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Comparison of digitized and conventional radiographic images for assessment of hip joint conformation in dogs

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  • 1 Department of Veterinary Medicine and Surgery, College of Veterinary Medicine, University of Missouri, Columbia, MO 65211.
  • | 2 Biostatistics Group, Office of Medical Research, School of Medicine, University of Missouri, Columbia, MO 65211.

Abstract

Objective—To determine agreement between assessments of canine hip joint conformation provided by board-certified radiologists after evaluation of digitized and conventional radiographic images.

Sample Population—200 pelvic radiographs previously evaluated by radiologists using the Orthopedic Foundation for Animals standard grading system for canine hip joint conformation.

Procedures—Each of 20 board-certified radiologists evaluated conventional and digitized pelvic radiographs from each of 200 dogs for hip joint conformation. A weighted kappa coefficient and intraclass correlation were used to determine agreement between assessments derived from digitized radiographic images and conventional radiographs and between the original Orthopedic Foundation for Animals conformation ratings and assessments derived from each image format.

Results—Overall, agreement between assessments derived from the digitized images and conventional radiographs was good, with all but 1 radiologist attaining a weighted kappa coefficient > 0.61. Intraclass correlation for each radiologist ranged from 0.75 to 0.98 (95% confidence interval, 0.67 to 0.984). On comparison of conformation assessments, 95.7% of those derived from conventional radiographs and digitized images were within 1 grade. On comparison of digitized radiographic conformation assessments and conformation ratings, 94.2% were within 1 grade. On comparison of conventional radiographic conformation assessments and conformation ratings, 92.3% were within 1 grade.

Conclusions and Clinical Relevance—The use of digitized radiographic images does not appear to impact the radiographic assessments of canine hip joint conformation made by consultant radiologists. Compared with conventional radiographs, the use of digitized radiographic images decreases storage space requirements and enables more rapid reporting of assessment results for individual dogs.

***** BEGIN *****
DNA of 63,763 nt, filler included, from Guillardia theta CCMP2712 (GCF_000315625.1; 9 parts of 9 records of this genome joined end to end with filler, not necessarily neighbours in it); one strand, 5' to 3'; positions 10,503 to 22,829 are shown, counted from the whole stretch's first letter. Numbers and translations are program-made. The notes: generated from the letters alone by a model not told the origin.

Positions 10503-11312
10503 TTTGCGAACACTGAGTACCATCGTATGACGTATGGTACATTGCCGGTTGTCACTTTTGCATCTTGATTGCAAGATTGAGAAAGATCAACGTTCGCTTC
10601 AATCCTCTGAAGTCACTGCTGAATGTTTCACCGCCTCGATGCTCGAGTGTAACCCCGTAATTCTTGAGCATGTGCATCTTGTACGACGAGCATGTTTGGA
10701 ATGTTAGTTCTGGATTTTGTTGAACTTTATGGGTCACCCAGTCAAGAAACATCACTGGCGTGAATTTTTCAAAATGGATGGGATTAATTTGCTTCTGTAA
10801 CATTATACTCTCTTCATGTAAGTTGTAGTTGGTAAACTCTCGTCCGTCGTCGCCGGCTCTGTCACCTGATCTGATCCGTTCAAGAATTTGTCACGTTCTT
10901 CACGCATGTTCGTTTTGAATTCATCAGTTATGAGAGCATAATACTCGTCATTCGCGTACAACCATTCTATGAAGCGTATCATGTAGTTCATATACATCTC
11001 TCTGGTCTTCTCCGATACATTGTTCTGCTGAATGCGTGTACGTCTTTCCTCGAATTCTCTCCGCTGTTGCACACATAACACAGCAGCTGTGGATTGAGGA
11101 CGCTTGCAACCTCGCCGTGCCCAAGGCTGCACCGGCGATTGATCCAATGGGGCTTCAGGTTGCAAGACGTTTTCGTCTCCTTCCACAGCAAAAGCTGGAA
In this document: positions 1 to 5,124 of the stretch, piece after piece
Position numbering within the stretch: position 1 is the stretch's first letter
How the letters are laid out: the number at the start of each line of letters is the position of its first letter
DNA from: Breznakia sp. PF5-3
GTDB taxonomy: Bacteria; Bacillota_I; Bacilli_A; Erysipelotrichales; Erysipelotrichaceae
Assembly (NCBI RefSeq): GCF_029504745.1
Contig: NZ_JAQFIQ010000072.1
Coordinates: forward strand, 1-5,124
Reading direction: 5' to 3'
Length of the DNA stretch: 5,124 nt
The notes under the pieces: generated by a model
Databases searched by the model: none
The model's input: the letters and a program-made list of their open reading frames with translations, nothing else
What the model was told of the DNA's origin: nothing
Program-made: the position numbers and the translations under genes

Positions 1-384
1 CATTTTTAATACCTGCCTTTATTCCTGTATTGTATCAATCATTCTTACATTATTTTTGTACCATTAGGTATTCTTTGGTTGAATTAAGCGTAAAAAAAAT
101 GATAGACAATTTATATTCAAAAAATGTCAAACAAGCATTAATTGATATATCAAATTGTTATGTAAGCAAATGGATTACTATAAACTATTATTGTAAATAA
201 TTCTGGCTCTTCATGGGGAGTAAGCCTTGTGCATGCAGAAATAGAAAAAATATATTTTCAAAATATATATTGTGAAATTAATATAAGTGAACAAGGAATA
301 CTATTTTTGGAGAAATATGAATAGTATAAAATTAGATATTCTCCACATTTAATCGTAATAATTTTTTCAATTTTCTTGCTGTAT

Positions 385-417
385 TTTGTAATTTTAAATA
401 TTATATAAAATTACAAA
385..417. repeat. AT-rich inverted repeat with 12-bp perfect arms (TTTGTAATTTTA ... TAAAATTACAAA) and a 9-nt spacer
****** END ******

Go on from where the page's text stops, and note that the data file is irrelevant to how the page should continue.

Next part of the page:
Abstract

Objective—To determine agreement between assessments of canine hip joint conformation provided by board-certified radiologists after evaluation of digitized and conventional radiographic images.

Sample Population—200 pelvic radiographs previously evaluated by radiologists using the Orthopedic Foundation for Animals standard grading system for canine hip joint conformation.

Procedures—Each of 20 board-certified radiologists evaluated conventional and digitized pelvic radiographs from each of 200 dogs for hip joint conformation. A weighted kappa coefficient and intraclass correlation were used to determine agreement between assessments derived from digitized radiographic images and conventional radiographs and between the original Orthopedic Foundation for Animals conformation ratings and assessments derived from each image format.

Results—Overall, agreement between assessments derived from the digitized images and conventional radiographs was good, with all but 1 radiologist attaining a weighted kappa coefficient > 0.61. Intraclass correlation for each radiologist ranged from 0.75 to 0.98 (95% confidence interval, 0.67 to 0.984). On comparison of conformation assessments, 95.7% of those derived from conventional radiographs and digitized images were within 1 grade. On comparison of digitized radiographic conformation assessments and conformation ratings, 94.2% were within 1 grade. On comparison of conventional radiographic conformation assessments and conformation ratings, 92.3% were within 1 grade.

Conclusions and Clinical Relevance—The use of digitized radiographic images does not appear to impact the radiographic assessments of canine hip joint conformation made by consultant radiologists. Compared with conventional radiographs, the use of digitized radiographic images decreases storage space requirements and enables more rapid reporting of assessment results for individual dogs.

Contributor Notes

Radiographic images and case data used in the study were provided by the Orthopedic Foundation for Animals Inc.

Address correspondence to Dr. Essman.